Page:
Landlords likely to have stricter credit and rental checks after Covid-19 financial impact

Landlords are advised to use their judgement and approach each situation on a case-by-case basis.   (iStock)
Landlords are advised to use their judgement and approach each situation on a case-by-case basis. (iStock)
  • Most South African rent the property where they stay.
  • Many are now also without jobs or have experienced a drastic reduction in income due to the pandemic.
  • Landlords are likely to apply increasingly strict credit and rental record checks.


South Africa's rental market is likely to show only very minimal growth - if any - due to the current combination of high vacancy rates and economic pressures on tenants, according to Gerhard Kotzé, managing director of the RealNet estate agency group.

In his view, most landlords and rental agents are likely to apply increasingly strict credit and rental record checks. Deposit requirements are also likely to rise.

"A very large number of quality tenants have become home buyers in 2020 due to the lower interest rates, and on top of that landlords have had to contend with extensive non-payment issues due to the economic effects of Covid-19 pandemic and lockdown, so they are already very cautious when it come to new tenants," says Kotzé.

"And unfortunately, a large number of those who are likely to be looking for rental properties now are people who already have some financial problems. So, there will be a need to be even more careful." 

Alternatively, says Kotzé, many rental property owners will probably just decide to sell off their portfolios now, so astute investors who have the means to buy quickly should look out for the "bargain" flats and townhouses that will come on to their local markets as a result.

Grant Smee of Only Realty says even in the best circumstances, securing reliable tenants is tricky, but the pandemic has added an extra layer of complexity into the mix.

He says data shows most South Africans rent rather than own the property where they stay. Many are now without jobs or have experienced a drastic reduction in income, leaving them suddenly unable to afford rent. 

"This shift gives rise to a situation in which tenants hold more power than before and has led to an increase in short-term rental agreements being signed. In addition, tenants are calling the shots in terms of deposit amounts and various other conditions which leave landlords feeling vulnerable," says Smee.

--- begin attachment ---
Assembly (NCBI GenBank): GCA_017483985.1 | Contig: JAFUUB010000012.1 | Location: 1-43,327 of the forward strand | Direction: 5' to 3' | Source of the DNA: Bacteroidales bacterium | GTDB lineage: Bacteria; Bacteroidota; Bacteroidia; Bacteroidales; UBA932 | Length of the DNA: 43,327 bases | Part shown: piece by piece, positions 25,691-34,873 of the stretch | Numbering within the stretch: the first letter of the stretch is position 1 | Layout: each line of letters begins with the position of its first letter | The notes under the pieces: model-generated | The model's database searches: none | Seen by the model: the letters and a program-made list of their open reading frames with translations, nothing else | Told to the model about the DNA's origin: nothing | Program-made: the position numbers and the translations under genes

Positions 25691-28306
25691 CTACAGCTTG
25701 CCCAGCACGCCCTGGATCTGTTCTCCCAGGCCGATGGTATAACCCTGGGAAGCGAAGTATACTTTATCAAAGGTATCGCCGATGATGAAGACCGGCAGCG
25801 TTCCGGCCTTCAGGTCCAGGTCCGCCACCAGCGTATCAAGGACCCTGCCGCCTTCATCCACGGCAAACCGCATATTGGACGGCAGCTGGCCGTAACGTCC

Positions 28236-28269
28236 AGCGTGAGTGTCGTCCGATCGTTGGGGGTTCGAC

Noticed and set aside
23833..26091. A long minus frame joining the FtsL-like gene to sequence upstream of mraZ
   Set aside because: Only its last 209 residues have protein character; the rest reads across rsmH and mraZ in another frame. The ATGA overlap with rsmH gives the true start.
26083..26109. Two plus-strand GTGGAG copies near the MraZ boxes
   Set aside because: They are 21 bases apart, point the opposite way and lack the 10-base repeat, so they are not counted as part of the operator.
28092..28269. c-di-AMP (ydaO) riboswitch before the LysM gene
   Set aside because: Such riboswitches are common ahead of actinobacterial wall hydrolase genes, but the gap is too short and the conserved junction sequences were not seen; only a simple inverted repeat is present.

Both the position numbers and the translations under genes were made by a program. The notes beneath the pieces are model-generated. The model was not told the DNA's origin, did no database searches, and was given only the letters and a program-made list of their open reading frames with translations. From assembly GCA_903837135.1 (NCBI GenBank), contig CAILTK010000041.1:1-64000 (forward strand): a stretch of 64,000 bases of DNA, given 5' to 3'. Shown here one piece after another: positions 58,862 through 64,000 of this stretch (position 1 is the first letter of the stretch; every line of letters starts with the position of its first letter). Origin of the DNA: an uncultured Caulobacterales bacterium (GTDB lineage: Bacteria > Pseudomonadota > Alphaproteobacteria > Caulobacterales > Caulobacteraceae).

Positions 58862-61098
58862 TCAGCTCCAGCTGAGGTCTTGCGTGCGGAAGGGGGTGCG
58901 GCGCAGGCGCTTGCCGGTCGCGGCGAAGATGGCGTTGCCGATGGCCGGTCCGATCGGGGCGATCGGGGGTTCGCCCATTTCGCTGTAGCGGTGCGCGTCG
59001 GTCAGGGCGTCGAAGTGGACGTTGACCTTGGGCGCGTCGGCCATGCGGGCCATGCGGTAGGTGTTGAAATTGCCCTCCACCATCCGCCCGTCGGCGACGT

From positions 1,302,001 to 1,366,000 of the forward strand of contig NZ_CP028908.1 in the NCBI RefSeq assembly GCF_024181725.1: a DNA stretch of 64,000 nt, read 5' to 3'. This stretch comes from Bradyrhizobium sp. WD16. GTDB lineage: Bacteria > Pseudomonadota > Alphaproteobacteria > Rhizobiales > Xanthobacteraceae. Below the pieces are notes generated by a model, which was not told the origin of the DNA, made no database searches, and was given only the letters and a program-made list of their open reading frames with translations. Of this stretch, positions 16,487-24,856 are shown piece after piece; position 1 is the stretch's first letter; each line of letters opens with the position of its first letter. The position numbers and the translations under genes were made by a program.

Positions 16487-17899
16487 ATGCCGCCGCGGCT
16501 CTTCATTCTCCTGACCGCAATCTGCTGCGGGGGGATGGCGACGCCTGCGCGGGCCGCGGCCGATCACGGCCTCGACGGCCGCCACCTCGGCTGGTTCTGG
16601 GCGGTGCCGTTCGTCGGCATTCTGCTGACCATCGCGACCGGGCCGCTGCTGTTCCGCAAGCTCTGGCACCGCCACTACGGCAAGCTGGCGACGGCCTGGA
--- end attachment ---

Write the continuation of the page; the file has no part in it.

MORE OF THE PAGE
READ: Biggest obstacle for SA residential property market this year will be unemployment, expert predicts

Recent statistics from the Tenant Profile Network (TPN) indicate that 60.74% of tenants paid their rent on time during the last quarter of 2020, while 9% of all tenants are not paying rent at all. "Long-term rentals provide financial security for landlords, and in the past agreements were generally set up to protect the interests of both parties equally.

However, today, tenants may have more say in compromises when it comes to issues such as deposit payments too.

"In a market with excess rental stock, landlords may be more amenable to reduced deposits and short-term rentals in order to stand out from the crowd," says Smee.

"Landlords looking to take advantage of the demand for the short-term letting market, need to ensure their property provides excellent value and a unique offering. Here factors such as location, price, quality and overall experience can ensure that they stand out from other competing units."

Challenges for Landlords

Smee says landlords were largely unprepared for tenants being unable to pay during lockdown, leaving many of them without access to an open line of credit. Very few landlords have rent default insurance and payment holidays are now up.

"While tenants are certainly more able to demand compromise, and landlords are beholden to new pressures such as short-term rental agreements, it's unlikely that tenants will be able to 'strongarm' landlords into drastically one-sided agreements," says Smee.

Landlords are still considered to hold most of the negotiating power and retain the ability to write terms and conditions into leases which are favourable to them. On the other hand, landlords feeling the pressure to retain good tenants or adjust to the difficult current market may see fit to compromise and offer lower deposits and short-term rental agreements to remain competitive."

Smee suggests that the current situation in the rental market requires agreeing on a middle ground, where both parties consider the other's circumstances. This could include tenants paying an available rent, and landlords being more flexible by offering short-term rentals, deposit utilisation or rental deferment.  Landlords are advised to use their judgement and approach each situation on a case-by-case basis. 

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